“Are these subsidies that help put the developer over the top so that he can build the project?” asked Daniel Goldstein, a spokesman for Develop Don’t Destroy Brooklyn. which opposes the scale of the plan, “Or are they to help him make a superprofit, as we suspect?


But why wasn't the city queried? The unanswered question is why the city felt it could flout the Memorandum of Understanding which promised $100 million.

And, um, Develop Don't Destroy Brooklyn opposes the plan in its entirety--that's what the eminent domain lawsuit is about. (It's BrooklynSpeaks that opposes the scale of the plan, and more.)

The timeline

Did the ESDC not get a business plan, as Assemblyman Jim Brennan has pointed out? Yes, and no. ESDC says it got sufficient information and, anyway, the project was approved by the previous administration.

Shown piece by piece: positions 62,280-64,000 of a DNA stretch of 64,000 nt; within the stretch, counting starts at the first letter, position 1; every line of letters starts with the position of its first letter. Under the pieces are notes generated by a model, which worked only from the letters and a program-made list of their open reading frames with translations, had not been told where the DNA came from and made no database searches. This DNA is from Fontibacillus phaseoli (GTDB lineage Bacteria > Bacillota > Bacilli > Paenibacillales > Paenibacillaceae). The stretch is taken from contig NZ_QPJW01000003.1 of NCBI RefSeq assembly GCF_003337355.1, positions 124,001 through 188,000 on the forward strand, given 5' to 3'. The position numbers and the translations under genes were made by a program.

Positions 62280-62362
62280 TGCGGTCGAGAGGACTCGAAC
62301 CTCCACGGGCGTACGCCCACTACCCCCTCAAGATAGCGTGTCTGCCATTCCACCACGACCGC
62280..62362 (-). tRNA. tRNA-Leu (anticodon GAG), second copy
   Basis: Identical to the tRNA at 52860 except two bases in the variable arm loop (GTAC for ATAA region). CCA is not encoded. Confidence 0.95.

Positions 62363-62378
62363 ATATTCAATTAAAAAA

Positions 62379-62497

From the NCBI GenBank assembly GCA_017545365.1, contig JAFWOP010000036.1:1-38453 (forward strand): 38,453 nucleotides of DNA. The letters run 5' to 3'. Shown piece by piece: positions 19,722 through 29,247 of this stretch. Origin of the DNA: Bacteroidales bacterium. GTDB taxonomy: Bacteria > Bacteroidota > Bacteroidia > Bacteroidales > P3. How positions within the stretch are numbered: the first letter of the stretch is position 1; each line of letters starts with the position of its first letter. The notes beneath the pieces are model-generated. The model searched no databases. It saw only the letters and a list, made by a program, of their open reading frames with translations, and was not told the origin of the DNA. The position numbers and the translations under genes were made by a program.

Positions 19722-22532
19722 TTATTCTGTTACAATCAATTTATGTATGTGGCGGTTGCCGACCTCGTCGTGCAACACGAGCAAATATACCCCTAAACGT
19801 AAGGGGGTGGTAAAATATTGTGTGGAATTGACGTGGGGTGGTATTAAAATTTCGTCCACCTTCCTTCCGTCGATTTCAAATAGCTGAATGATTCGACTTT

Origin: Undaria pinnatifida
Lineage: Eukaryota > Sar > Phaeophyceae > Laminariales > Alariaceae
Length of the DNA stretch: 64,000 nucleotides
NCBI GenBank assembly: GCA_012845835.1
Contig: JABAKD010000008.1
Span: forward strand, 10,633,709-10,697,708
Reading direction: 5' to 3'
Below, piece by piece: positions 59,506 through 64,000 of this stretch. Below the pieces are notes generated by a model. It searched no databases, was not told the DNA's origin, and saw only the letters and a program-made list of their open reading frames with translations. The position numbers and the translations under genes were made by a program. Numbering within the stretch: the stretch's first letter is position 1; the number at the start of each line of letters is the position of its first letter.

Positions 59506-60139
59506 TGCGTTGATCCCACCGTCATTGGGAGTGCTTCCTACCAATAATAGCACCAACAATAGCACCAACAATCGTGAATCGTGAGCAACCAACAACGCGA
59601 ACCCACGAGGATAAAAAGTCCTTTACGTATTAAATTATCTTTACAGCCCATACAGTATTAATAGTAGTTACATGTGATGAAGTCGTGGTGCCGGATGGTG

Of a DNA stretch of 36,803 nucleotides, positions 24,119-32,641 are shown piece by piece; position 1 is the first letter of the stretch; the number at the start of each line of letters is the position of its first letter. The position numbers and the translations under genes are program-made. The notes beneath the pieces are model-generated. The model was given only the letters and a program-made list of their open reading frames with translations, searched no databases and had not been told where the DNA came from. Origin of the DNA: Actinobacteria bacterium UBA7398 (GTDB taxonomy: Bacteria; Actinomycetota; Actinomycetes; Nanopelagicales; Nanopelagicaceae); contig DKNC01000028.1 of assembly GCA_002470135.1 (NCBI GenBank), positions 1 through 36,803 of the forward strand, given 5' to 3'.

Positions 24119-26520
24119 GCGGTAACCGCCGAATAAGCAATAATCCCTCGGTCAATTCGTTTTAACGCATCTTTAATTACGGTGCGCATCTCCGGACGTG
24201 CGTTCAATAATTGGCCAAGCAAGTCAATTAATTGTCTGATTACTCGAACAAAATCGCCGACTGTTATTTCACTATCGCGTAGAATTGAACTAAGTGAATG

The Times quotes Brennan:
Mr. Brennan said it was not too late, though, to lessen the project’s impact on nearby neighborhoods.
“Even though the project has been approved,” he said, “we face a 10-to-15-year window for implementation, and the information is relevant for many years to come in any discussion about amendments or modifications to the plan.”


Note that Brennan suggested that the project could take 15 years rather than 10 years as announced. Landscape architect Laurie Olin suggested 20 years; the time frame is important because some promised public benefits--including all the open space and most of the affordable housing--would come in the project's murky second phase.

FCR's defense

The Times quotes the developer:
A spokesman for Forest City, Loren Riegelhaupt, said that the company was “not able to make our business plan public” for “proprietary reasons.”

Unmentioned: the Metropolitan Transportation Authority, in its Request For Proposals for the Vanderbilt Yard, required that pro forma cash-flow statements, with documentation of fiscal assumptions for a 20-year period, be included as part of the bid. The MTA has not released the documents.

Lawsuit rowback